While the 2001 box office could be strong, concern is mounting over the prospect of a strike by writers and actors, whose contracts with producers expire in May and June, respectively. Both groups want more revenue from foreign and home video distribution, cable and the Internet.
``A lot of films were put into production in anticipation of a strike so there won't be a lack of product, but a prolonged strike could have a chilling effect This article or section may deal primarily with the U.S. and may not present a worldwide view. on the movie releases,'' said Paul Dergarabedian, president of box office tracking firm Exhibitor Relations Co. ``If it went on long enough, you could have a situation where the pipeline of films could dry up, but I don't think that will happen.''
In what was widely seen as a preview to the potential strike, commercial actors struck against the advertising industry for six months this year.
Hope for early, strike-averting negotiations were dashed in December when the Screen Actors Guild and American Federation of Television and Radio Artists The American Federation of Television and Radio Artists (AFTRA) is a performers' union that represents a wide variety of talent, including actors in radio and television, as well as radio and television announcers and newspersons, singers and recording artists (both royalty said they will not approach the bargaining table until June 1, a month before the contract expires.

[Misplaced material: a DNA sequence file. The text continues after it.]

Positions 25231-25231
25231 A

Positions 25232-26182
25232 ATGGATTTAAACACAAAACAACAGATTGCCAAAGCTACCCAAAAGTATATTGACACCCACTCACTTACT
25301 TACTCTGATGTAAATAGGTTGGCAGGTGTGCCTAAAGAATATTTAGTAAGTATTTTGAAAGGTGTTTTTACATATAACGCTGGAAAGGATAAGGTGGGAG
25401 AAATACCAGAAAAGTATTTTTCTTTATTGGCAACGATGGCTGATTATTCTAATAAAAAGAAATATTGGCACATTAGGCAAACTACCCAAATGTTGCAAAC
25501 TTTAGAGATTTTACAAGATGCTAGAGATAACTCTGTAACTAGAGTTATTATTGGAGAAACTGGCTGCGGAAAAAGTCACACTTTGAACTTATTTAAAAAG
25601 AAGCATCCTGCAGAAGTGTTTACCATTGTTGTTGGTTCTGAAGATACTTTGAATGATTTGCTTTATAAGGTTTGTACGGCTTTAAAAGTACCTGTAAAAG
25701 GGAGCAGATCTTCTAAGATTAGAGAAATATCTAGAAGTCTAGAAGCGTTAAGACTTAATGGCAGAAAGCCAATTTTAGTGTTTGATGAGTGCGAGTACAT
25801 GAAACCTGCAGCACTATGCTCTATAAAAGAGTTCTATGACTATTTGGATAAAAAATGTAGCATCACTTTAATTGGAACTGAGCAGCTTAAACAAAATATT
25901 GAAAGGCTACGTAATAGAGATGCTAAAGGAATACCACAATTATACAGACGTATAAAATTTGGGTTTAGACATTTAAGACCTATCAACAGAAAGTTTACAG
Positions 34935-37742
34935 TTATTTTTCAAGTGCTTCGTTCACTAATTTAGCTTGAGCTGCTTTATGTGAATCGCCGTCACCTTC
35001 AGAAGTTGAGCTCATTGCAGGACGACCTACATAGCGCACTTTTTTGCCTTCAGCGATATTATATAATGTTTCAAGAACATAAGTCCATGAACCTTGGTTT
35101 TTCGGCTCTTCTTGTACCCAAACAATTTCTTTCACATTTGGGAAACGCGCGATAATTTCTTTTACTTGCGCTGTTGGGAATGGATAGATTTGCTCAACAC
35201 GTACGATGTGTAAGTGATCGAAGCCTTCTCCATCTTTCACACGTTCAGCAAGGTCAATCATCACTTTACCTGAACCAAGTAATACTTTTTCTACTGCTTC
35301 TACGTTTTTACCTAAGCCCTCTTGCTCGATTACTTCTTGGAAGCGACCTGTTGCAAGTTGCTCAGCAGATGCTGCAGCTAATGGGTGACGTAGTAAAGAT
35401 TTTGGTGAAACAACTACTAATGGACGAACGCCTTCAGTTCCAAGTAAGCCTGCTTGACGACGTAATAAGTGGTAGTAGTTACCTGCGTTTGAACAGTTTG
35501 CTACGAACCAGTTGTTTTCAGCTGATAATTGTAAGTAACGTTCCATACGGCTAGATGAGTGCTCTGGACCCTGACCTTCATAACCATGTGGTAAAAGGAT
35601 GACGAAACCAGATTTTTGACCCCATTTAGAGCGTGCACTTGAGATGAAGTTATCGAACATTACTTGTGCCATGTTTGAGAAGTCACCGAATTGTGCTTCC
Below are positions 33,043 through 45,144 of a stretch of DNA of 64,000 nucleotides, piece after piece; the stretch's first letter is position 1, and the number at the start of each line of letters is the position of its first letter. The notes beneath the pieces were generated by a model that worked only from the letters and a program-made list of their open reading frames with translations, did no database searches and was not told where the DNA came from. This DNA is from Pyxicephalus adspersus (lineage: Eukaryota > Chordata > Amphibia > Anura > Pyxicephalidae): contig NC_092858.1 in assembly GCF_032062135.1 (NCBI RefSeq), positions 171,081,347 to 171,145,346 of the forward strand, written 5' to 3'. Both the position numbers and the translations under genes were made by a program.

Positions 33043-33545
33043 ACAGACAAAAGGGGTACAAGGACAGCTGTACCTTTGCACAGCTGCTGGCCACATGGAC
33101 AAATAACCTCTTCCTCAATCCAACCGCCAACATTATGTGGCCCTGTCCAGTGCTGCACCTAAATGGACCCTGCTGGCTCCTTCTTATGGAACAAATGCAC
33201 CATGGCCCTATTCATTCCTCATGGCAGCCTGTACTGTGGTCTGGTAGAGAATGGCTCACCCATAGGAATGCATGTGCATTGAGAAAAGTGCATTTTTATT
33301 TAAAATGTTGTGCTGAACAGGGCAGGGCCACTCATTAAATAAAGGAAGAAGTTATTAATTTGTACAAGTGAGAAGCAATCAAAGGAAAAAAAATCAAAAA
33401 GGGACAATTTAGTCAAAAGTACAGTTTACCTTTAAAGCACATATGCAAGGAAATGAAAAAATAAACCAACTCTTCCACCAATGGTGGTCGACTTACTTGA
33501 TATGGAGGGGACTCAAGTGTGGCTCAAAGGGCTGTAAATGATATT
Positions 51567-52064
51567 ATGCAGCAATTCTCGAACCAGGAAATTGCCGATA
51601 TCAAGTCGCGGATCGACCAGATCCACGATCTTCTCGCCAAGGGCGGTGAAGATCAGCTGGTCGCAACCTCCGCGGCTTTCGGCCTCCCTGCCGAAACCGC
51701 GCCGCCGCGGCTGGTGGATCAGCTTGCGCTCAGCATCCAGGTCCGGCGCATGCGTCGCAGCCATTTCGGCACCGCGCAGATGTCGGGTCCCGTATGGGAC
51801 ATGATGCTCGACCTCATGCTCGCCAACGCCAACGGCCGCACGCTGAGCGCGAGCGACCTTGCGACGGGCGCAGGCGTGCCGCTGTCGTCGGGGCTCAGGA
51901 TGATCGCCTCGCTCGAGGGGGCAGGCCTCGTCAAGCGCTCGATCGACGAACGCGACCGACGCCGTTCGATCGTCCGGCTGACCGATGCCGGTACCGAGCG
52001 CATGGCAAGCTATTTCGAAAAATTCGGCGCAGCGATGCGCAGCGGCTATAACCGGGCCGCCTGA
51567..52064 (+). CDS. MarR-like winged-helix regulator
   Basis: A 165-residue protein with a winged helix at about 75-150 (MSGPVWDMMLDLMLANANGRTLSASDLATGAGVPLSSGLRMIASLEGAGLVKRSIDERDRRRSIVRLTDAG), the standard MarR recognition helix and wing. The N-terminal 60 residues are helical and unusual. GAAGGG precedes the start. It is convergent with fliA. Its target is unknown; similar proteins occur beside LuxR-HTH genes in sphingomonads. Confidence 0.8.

The Federal Trade Commission put the scare into Hollywood in September, releasing a report that accused the movie, music and electronic gaming industries of putting profits above all else in marketing violent content to children as young as 9 - in spite of the industries' own ratings systems.
Each segment of the industry took its own path to appeasing regulators, with the Motion Picture Association of America offering a 12-point plan seeking to prevent a relapse of these practices.
In the end, after congressional hearings and saber-rattling, the FTC FTC